Late hook sets are a problem, as is guessing about whether we should set the hook in the first place. But I believe, more times than not, when we miss a trout, the fish actually misses the fly. However, that doesn’t let us off the hook either. It’s probably still our fault. And here’s why . . .
Loss of contact, refusals and bad drifts. All of these things and more add into missing trout on nymphs. So how do we improve the hookup ratio?
A friend of mine once described a truly slidable, easily movable, dry dropper as the Holy Grail of fly fishing. I suppose it depends on where your goals and interests lie, but if you like fishing nymphs under a dry, then you’ve surely wished the dry fly was easily re-positioned without tying more knots. There is a way . . .
You’ve probably been wading upstream on a favorite trout stream and seen another angler’s lost tackle. Maybe the whole mess was in the streamside trees, with split shot and bobber attached, or a misguided F13 Rapala with rusted hooks. Maybe you’ve snagged a pile of monofilament stuck in waterlogged branches and lodged against a rock. And when you’ve seen all that mess, maybe you were stunned by how heavy the tackle was. Are you with me? . . .
Nobody home means there’s no trout in the slot you were fishing. And sometimes that’s true. Nobody hungry suggests that a trout might be in the slot but he either isn’t eating, isn’t buying what you’re selling, or he doesn’t like the way you are selling it.
Wading is not just what happens between locations. And it’s not only about moving across the stream from one pocket to the next. Instead, wading happens continuously.
Many anglers wade to a spot in the river and set up, calf, knee or waist deep, seemingly relieved to have arrived safely. Then they proceed to fish far too much water without moving their feet again. When the fish don’t respond, these anglers finally pick up their feet. Maybe they grab a wading staff and begrudgingly take the steps necessary to reach new water and repeat the process.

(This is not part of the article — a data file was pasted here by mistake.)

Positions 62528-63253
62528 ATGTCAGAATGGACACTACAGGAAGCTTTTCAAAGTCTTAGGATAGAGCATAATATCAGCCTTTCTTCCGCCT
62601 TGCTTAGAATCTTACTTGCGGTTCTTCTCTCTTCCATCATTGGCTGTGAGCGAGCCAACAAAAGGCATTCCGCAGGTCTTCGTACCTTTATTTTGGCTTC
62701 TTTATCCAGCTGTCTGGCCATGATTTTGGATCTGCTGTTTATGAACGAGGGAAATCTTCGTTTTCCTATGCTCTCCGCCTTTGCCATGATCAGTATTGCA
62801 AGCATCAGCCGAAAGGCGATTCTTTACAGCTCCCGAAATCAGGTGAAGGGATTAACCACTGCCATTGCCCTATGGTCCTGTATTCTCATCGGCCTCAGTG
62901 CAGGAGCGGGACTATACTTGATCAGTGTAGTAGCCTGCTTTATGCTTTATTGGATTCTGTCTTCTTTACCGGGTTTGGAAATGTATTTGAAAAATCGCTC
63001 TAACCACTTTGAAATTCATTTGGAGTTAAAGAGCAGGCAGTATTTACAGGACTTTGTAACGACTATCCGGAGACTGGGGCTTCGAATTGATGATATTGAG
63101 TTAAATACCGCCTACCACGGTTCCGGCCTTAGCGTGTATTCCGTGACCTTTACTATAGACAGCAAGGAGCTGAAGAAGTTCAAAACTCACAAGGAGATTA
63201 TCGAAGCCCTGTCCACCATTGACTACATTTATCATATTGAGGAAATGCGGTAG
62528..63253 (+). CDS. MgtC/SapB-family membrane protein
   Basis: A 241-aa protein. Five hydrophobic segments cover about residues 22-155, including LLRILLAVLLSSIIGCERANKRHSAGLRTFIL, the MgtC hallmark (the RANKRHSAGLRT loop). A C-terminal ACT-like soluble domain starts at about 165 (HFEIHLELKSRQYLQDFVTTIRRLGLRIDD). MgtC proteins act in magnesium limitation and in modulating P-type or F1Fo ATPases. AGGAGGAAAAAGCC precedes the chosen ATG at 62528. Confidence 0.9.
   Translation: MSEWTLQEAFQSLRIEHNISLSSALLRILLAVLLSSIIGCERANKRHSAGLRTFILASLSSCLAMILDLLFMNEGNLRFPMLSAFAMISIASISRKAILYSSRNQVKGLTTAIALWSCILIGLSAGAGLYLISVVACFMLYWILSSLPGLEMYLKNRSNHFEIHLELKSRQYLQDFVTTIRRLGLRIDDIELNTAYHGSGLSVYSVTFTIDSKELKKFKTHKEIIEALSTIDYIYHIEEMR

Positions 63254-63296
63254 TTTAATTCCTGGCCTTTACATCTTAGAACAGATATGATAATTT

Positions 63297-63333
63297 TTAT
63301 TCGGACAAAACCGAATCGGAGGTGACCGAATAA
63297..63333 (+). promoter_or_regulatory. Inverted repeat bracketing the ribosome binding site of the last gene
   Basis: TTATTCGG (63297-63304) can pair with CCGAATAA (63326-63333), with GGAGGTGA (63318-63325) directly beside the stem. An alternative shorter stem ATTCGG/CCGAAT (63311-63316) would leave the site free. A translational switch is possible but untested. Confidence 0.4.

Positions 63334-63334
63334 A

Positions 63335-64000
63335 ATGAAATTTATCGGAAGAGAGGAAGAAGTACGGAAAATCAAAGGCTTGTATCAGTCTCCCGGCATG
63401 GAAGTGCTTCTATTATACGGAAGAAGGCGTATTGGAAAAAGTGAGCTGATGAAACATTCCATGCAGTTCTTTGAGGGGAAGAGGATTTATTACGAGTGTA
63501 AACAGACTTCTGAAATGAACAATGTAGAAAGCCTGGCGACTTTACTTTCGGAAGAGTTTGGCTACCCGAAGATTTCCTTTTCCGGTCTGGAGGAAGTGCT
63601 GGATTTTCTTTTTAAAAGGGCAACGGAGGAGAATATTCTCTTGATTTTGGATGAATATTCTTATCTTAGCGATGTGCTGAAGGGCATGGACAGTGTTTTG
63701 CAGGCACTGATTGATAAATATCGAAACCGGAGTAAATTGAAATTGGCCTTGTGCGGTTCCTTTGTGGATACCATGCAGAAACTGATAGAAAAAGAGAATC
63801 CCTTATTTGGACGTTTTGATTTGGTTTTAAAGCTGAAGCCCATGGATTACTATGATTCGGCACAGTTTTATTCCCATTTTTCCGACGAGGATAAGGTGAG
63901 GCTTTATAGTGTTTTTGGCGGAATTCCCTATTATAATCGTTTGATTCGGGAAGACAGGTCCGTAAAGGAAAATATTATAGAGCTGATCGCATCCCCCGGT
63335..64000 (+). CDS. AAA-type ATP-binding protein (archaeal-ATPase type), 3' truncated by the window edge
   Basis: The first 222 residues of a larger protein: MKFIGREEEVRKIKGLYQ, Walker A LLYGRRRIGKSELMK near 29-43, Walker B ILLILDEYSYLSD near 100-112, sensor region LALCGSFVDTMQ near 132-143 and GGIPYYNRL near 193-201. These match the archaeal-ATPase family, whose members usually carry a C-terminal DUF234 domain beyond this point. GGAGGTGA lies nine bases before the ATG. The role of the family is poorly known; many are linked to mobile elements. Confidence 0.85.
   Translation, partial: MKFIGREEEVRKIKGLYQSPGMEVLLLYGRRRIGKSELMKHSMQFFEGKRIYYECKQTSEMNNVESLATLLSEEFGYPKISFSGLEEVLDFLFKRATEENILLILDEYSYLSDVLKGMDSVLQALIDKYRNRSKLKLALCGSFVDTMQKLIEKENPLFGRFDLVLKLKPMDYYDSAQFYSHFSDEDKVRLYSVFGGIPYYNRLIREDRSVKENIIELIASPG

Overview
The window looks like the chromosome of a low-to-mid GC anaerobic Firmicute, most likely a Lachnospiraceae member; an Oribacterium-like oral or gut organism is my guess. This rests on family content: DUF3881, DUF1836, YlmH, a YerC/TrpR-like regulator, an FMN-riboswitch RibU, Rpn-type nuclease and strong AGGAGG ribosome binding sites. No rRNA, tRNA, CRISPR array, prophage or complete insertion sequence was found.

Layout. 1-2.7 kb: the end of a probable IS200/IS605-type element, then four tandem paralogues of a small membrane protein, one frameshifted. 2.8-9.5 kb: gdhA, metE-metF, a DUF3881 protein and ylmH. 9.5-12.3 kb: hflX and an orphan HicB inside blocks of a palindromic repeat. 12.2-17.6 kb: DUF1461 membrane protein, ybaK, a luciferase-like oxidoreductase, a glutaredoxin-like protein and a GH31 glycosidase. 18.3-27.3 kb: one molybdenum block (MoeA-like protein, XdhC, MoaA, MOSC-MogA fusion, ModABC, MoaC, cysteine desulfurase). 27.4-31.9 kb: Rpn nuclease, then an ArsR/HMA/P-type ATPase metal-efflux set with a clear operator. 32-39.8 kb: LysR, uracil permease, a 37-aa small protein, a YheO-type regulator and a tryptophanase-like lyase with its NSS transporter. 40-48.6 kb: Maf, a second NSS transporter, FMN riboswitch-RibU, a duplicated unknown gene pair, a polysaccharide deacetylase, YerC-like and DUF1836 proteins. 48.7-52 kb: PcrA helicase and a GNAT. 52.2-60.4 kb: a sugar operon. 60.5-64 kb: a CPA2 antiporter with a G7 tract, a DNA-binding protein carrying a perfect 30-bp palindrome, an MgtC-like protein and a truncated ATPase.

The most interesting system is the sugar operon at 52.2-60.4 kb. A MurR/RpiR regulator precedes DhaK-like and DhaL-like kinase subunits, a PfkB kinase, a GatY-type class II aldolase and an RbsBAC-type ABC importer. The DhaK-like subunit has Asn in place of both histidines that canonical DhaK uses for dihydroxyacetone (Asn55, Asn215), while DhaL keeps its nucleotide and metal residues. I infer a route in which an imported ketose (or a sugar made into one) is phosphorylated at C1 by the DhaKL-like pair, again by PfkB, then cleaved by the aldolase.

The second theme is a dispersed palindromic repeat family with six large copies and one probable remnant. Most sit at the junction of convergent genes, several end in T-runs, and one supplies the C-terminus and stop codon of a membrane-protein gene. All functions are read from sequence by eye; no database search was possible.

This method of start and stop, of arriving and relocating, is a poor choice. Instead, the strategy of constant motion is what wins out . . .
Euro nymphing is an elegant, tight line solution. But don’t limit yourself. Why not use the tight line tools (leaders and tactics) for more than just euro nymphing?
Use it for fishing a tight-line style of indicators. Use it for dry dropper or even straight dries. And use it for streamers, both big and small.
Refining these tactics is the natural progression of anglers who fish hard, are thoughtful about the tactics and don’t like limitations. I know many good fly fishers who have all come out the other side with the same set of tools. Because fishing a contact system like the Mono Rig eventually teaches you all that is possible . . .
One of my favorite places in the world is a deeply shaded valley that runs north and south between two towering mountains of mixed hardwoods. The forest floor has enough conifers mixed in to block much of the sunlight, even in the winter. The ferns of spring grow tall, and thick moss is spread throughout. The ground remains soft enough here that all large trees eventually surrender to the valley. When they can no longer support their weight in the soft spongy ground, they fall over, leaving a broken forest of deep greens and the dark-chocolate browns of wet, dead bark. It’s gorgeous.
Fallen timber also dictates the course of this cold water stream. The fresh tree falls force the creek to bend away from the hillside. Rolling water carves away the earth and lays bare the rocks — these stones of time, as Maclean puts it. And when water cuts into a neighboring channel, previously dry for centuries, new river banks are undercut and fresh roots exposed . . .
. . .The flow of the fly line through the air is finesse and freedom. Contrasted with nymphing, streamer fishing, or any other method that adds weight to the system, casting the weightless dry fly with a fly line is poetry.
The cast is unaffected because the small soft hackle on a twelve-inch tether simply isn’t heavy enough to steal any provided slack from the dry. It’s an elegant addition that keeps the art of dry fly fishing intact . . .